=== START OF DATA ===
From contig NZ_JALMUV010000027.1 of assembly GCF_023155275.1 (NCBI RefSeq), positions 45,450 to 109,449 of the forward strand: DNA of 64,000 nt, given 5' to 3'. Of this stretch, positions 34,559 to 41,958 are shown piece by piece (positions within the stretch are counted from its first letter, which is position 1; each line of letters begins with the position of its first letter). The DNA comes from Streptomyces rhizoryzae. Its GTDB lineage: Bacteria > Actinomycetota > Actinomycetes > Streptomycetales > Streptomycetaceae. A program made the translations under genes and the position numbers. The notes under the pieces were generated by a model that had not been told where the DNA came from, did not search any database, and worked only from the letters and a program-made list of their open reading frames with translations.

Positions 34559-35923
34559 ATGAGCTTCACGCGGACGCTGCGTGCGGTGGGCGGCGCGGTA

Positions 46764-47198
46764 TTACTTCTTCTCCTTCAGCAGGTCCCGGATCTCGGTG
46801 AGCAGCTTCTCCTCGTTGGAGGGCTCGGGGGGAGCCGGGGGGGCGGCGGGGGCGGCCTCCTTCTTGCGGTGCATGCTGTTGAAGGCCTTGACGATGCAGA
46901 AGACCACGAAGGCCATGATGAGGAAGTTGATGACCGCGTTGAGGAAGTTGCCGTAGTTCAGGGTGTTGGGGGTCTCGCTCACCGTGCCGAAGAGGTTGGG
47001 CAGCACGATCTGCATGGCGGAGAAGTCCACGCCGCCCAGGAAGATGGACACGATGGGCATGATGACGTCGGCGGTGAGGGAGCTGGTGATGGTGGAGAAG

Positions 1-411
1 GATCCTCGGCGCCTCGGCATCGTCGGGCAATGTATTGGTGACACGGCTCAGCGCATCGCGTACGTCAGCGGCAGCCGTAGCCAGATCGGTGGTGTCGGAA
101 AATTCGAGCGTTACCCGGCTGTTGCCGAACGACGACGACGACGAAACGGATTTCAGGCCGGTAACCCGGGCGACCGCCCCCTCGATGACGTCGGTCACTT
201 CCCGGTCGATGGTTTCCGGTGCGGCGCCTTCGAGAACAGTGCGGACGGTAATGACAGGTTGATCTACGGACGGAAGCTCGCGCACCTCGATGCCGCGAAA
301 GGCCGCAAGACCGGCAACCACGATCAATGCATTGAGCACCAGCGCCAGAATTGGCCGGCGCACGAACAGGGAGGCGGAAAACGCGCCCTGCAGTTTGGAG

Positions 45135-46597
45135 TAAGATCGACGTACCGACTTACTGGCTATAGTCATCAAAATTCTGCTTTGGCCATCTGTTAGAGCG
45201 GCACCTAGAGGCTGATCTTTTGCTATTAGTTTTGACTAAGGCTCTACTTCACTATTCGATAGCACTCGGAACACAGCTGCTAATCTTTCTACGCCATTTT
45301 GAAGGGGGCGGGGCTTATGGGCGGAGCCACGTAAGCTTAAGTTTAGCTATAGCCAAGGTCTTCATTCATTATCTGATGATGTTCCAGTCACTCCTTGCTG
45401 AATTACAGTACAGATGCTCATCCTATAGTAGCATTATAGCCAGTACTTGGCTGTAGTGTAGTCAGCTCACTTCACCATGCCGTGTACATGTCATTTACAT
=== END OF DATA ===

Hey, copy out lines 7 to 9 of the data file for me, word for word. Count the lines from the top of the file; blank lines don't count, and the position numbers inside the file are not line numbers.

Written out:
46901 AGACCACGAAGGCCATGATGAGGAAGTTGATGACCGCGTTGAGGAAGTTGCCGTAGTTCAGGGTGTTGGGGGTCTCGCTCACCGTGCCGAAGAGGTTGGG
47001 CAGCACGATCTGCATGGCGGAGAAGTCCACGCCGCCCAGGAAGATGGACACGATGGGCATGATGACGTCGGCGGTGAGGGAGCTGGTGATGGTGGAGAAG

Positions 1-411